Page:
For most professionals, setting up an audio system is a routine event — whether it be for recording, broadcast or even a PA system. But what happens when circumstances require that an amateur take the wheel. It happens more than you might expect. Here are some ways to not only protect the gear, but to ensure that it works in your absence.
All of us know that amateurs and volunteers often have to fill in on professionally installed sound systems at schools, community theaters and houses of worship. Most of these systems are designed to accommodate that. But what happens on a lengthy recording or broadcast project when the main sound operator becomes ill or when the budget prevents overtime and less than fully qualified substitutes have to fill in?
Such a situation can be a huge challenge for any audio professional — especially one who installed, designed or even owns the equipment package. Dummy-proofing a pro audio package — the politest way to put it — is a bigger and more common chore than many of us might think.
In fact, it is such a major issue that Sweetwater Sound, a major pro audio dealer in Ft. Wayne, Indiana, who owns its own recording facilities, has written some guidance for those faced with the situation.
“Over the years, many of us here at Sweetwater have had the pleasure of coordinating well-intentioned, but often clueless, would-be live sound techs,” the company wrote. “And we’ve come up with a number of useful tips that have saved not only our sound systems but also our sanity.”
Sweetwater said its advice comes down to providing the best possible training in advance, making the system foolproof and preventing volunteers from accessing certain settings and gear. Here are their recommendations:
- Don’t Assume Anything
This is rule #1 for a reason. It is the most important. Don’t use terms like “XLR” or “gain” around untrained amateurs. It will be techno “geek” to them. Instead, say “microphone cable” or “volume.” Have a lot of patience. You may have to repeatedly start over when teaching audio tricks to a novice. It is far more important to be clear rather than technically correct.
- Let the Volunteer Do the Task
Obviously, spend as much time as you can up front training novices, but the best and most effective training will come when they actually do the job. Have the newcomer shadow a pro on the job so he or she can observe and learn the ropes. Eventually, the novice will have to be trusted, so start as early as possible. It’s best to make mistakes while learning, not doing the job.
- Identify the Most Talented of the Newbies
Some people get it and some don’t. Look out for the trainee who catches on quickest. Groom them with the most care. They will be the ones you depend on.
- Figure Out What Is and Isn’t Off-limits on the System
Figure out which parts of your audio system novices should and should not be able to access. This can be difficult, since the functions may change from setup to setup. Allow the novices access only to the portions of the system that they need to operate. Then find ways to secure the other parts, especially those that could compromise or disable the system.
- Go Digital if Possible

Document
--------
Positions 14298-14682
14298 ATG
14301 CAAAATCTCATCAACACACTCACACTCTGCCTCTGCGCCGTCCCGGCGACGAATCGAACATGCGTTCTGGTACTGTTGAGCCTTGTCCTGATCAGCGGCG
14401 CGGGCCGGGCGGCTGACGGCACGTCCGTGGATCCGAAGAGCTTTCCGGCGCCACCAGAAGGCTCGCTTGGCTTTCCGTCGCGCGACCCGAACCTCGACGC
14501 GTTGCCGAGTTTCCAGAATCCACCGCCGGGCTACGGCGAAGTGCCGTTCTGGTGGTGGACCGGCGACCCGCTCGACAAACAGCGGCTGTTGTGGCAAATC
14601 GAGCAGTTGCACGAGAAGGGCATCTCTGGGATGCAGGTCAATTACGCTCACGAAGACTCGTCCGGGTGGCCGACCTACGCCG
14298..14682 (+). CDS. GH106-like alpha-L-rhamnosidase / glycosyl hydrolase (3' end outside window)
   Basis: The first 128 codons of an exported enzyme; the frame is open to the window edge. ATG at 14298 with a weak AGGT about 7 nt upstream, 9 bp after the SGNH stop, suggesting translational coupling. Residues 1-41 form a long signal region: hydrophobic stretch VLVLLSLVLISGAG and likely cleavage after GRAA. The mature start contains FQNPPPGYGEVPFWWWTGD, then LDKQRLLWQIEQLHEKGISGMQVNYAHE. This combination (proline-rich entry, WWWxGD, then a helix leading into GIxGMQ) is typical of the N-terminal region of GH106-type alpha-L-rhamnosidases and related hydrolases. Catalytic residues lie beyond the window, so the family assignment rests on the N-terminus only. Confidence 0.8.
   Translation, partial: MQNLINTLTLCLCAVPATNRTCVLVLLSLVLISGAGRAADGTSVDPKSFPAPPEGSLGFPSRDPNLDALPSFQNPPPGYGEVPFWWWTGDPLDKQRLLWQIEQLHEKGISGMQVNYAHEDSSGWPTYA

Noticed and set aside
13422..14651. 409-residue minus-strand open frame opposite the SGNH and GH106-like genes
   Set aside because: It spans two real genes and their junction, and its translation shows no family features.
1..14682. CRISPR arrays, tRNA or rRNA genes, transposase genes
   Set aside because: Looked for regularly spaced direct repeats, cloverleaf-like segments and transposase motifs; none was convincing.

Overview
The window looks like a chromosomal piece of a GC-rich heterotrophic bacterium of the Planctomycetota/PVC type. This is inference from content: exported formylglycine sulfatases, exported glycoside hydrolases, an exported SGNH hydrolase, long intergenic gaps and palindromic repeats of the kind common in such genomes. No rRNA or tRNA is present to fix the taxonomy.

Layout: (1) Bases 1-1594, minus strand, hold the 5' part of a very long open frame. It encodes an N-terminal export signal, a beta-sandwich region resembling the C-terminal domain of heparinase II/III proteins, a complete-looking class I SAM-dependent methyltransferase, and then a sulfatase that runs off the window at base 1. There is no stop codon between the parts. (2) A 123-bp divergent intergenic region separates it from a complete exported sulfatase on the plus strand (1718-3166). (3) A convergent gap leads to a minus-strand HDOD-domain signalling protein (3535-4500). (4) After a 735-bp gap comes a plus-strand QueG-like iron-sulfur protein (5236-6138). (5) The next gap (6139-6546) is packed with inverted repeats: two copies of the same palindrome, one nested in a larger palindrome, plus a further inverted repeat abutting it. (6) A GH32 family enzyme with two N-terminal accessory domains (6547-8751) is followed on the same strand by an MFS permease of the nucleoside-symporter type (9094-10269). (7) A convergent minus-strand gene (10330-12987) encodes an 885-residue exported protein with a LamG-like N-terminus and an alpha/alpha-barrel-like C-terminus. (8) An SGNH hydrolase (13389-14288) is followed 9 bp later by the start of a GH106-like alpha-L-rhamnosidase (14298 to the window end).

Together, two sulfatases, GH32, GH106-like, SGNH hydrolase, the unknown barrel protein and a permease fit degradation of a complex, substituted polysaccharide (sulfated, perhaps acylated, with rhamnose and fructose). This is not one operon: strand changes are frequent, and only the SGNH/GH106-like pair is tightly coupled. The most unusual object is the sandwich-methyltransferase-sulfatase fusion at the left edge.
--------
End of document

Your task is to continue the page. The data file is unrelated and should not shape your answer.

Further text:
When having to use non-professional help, investment in a digital mixer is a worthwhile plan. It may at first seem counterintuitive, but digital mixers work best when novices take the controls. As opposed to analog boards — which include readily accessible knobs for every EQ band and aux send — most digital boards use a single master channel control to tweak the settings for only the selected channel. Some models even allow personnel to be locked out from critical controls. Also, with digital boards, presets can be created. This allows an instantaneous recall of a certain setup. With nothing easily accessible except volume controls and mute switches, it’s much harder for a novice to destroy the mix.
- Centralize Amps and Processors
When using novices on sound reinforcement systems, consider using a traditional power amplifier and passive PA speaker setup rather than powered speakers. With amplifiers in a rack, volunteers can literally be locked out of the master gain controls, which are easy to accidentally bump when setting up powered speakers. Whether there’s DSP built into the amplifiers or additional graphic EQs and other processors to tune the system, all other processing is locked up in the same rack and off-limits to anyone who has no business touching those control functions.
- Label Everything
Use a label maker and lots of label tape. Label everything — every input, every output, both ends of every cable. If it can be unplugged, then it needs a label. At the very least, this will allow anyone who can read to help set-up. One can simply say, “Grab the cable labeled ‘Mic 1’ and plug it into the ‘Mic 1’ input on the stage box.” Don’t be apologetic about making any installation look super simple and foolproof. In the end, it will save lots of time and headaches, even when the engineer is there and needs help for a quicker than usual set-up.
- Make a Cheat Sheet
The cheat sheet should minimally include a list of instructions of what gets plugged in where and how to recall or reset the main mixer preset. Make it simple and give plenty of non-technical detail. Anything a novice would have to guess should be on the cheat sheet. As budgets get cut and there are fewer trained operators available, novices are increasingly called in to help. If it’s your audio setup, you might be responsible to train them and give them the lowdown on how to run the system in your absence. If it happens, be ready for it. It could help save the day.
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